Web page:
The skewed perspective of a conservative Catholic employee-side employment lawyer living in the most exciting city in the Milky Way, Las Vegas, Nevada USA, who listens to a lot of really strange music and who, for some reason, lives and dies St. Louis Cardinal baseball


British elections

I followed the recent British elections. Not too closely, but from a safe distance. Like all good red-blooded American conservatives, I support Tony Blair, but I can understand that on British domestic and regional (i.e., European) issues, he's not (as they say "across the pond") my cup o' tea.

Putting aside the critical issue of who, precisely, was the Silly Party and who was the Sensible Party (the Liberal Democrats, apparently, would have been the Very Silly Party, or would that have been Sinn Fein), here's what I do not understand about the 2005 British elections that just saw Tony Blair returned to power with (New) Labour getting 356 seats (56 percent of the Parliament) on just 36 percent of the popular vote.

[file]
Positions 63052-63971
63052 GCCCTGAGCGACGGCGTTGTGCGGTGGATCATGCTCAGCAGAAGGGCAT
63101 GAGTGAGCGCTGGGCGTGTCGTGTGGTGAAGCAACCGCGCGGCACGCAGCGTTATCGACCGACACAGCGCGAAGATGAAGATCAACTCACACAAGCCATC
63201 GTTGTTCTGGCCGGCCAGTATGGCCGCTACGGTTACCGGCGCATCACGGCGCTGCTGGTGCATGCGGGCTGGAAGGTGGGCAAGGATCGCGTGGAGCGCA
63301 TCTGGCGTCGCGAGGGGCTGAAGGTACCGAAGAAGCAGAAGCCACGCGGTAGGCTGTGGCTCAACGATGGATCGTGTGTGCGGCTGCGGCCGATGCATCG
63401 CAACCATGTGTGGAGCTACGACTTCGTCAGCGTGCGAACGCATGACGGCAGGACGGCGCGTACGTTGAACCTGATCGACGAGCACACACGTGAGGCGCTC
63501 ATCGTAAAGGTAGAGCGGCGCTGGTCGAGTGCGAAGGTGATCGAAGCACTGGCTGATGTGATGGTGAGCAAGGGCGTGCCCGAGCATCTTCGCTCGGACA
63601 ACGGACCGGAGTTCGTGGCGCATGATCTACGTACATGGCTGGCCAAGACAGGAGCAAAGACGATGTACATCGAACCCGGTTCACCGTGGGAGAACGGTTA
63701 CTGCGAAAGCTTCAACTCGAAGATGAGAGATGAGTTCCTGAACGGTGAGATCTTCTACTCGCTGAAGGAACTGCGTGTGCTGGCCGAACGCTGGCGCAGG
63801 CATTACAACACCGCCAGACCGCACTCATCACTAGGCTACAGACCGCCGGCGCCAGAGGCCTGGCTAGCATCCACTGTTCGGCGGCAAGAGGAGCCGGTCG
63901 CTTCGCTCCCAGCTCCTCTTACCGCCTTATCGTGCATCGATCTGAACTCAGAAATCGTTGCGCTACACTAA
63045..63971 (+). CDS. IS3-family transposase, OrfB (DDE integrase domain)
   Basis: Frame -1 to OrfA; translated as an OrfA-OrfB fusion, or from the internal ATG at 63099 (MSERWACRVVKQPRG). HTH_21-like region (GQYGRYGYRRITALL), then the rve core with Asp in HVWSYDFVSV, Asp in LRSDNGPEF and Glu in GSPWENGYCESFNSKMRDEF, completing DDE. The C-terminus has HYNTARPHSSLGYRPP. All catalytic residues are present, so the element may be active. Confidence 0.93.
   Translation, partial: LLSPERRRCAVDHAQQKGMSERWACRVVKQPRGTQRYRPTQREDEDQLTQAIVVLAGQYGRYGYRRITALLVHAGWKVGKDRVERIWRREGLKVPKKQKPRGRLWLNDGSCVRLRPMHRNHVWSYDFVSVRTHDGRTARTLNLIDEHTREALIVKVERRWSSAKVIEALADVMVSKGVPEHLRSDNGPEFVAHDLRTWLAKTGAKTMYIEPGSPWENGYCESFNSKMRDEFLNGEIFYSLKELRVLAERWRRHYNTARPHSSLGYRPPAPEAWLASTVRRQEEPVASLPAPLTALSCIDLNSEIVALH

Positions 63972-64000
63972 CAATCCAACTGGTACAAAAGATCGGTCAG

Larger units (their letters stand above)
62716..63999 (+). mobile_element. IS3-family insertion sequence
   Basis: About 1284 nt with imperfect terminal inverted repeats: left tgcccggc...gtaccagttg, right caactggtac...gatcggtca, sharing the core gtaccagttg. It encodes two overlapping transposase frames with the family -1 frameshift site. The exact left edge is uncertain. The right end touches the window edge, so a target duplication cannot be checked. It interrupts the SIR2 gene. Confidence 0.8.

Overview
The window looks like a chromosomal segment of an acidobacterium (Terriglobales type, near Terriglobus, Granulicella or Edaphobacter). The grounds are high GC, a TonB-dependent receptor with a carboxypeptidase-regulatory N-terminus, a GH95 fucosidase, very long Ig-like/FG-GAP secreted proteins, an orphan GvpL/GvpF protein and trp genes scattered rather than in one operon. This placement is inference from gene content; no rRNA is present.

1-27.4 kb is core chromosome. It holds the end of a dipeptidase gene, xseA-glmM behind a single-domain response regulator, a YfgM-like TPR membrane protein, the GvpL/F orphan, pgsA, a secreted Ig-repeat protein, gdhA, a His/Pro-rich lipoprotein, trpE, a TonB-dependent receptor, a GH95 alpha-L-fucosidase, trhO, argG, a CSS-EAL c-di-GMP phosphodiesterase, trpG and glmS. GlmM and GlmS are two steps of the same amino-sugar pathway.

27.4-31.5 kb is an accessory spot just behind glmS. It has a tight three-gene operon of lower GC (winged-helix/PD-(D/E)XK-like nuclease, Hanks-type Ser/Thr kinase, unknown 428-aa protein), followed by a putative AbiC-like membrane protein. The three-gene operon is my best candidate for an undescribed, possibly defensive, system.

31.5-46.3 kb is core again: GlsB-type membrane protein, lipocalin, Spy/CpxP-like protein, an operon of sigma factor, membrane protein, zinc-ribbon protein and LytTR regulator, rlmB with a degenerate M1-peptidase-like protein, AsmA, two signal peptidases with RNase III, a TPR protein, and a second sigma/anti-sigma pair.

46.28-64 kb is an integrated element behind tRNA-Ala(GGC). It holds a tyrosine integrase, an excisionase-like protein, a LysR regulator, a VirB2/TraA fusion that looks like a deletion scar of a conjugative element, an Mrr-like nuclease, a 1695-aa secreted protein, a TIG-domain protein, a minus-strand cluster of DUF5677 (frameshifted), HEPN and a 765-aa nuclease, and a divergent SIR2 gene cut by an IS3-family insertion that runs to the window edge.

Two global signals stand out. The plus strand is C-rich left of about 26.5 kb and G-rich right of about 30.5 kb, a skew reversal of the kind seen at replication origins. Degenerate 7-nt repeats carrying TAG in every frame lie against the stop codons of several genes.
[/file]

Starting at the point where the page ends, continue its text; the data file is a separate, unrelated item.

Labour performed disappointingly, worse than expected.
The Tories did worse than expected.
The Liberal Democrats did worse than expected.
No minor party really did anything other than the expected.

So how do you have an election in which every party, every candidate, has under-performed? Unless the consensus of the experts was that the three parties would divvy up 120 to 130 percent of the vote, and win a combined total of 740 seats in a 646-seat parliament, how is this possible? How can everyone do worse than expected? Please explain, someone, British electoral politics.
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